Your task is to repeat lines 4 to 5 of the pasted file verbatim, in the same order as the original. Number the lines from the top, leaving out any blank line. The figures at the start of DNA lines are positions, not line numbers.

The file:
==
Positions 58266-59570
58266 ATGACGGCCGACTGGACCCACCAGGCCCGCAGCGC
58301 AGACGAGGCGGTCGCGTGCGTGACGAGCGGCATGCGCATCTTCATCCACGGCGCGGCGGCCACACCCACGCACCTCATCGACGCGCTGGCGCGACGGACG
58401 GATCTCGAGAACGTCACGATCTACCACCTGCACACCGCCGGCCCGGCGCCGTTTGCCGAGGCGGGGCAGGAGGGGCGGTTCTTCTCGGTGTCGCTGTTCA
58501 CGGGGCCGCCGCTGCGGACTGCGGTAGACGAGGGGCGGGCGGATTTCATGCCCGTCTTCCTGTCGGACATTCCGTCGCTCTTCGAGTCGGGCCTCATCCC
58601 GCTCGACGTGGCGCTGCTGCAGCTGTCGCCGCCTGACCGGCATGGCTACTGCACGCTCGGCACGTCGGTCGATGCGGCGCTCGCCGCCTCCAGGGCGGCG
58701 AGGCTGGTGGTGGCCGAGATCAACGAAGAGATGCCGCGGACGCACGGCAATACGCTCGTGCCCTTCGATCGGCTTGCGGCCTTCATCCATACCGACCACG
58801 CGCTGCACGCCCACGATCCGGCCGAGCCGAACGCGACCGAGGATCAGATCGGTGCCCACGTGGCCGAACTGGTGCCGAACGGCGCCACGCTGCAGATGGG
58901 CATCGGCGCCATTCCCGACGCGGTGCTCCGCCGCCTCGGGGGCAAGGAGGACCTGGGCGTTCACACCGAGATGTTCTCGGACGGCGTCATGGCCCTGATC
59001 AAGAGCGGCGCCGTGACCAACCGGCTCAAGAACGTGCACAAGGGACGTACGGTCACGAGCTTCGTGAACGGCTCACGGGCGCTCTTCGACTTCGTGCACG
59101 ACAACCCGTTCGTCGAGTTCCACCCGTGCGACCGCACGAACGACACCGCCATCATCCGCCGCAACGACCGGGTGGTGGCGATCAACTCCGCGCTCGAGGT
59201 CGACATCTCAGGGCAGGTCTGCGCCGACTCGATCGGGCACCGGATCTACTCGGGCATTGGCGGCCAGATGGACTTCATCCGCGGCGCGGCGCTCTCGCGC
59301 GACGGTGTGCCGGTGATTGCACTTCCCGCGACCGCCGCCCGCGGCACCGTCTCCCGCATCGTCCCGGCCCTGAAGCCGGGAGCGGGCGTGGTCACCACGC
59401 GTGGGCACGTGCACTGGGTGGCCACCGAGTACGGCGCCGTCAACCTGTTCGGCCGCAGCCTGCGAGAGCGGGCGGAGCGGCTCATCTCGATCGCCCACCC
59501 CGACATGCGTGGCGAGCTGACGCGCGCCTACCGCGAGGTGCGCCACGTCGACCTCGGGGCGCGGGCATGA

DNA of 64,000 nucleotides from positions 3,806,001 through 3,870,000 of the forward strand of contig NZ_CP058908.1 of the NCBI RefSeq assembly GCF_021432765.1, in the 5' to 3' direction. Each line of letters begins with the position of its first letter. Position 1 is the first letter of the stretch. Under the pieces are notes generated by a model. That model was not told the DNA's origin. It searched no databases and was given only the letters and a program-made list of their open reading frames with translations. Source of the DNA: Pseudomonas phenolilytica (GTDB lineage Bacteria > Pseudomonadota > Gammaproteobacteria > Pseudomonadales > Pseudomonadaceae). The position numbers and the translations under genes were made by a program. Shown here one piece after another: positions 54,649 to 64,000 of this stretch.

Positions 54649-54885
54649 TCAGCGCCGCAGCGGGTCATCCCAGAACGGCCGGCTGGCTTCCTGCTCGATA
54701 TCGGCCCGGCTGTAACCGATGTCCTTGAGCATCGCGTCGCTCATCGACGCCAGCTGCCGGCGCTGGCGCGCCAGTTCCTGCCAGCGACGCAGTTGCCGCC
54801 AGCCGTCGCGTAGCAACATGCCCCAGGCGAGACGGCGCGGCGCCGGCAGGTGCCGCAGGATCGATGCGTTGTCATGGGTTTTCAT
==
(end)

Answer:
58401 GATCTCGAGAACGTCACGATCTACCACCTGCACACCGCCGGCCCGGCGCCGTTTGCCGAGGCGGGGCAGGAGGGGCGGTTCTTCTCGGTGTCGCTGTTCA
58501 CGGGGCCGCCGCTGCGGACTGCGGTAGACGAGGGGCGGGCGGATTTCATGCCCGTCTTCCTGTCGGACATTCCGTCGCTCTTCGAGTCGGGCCTCATCCC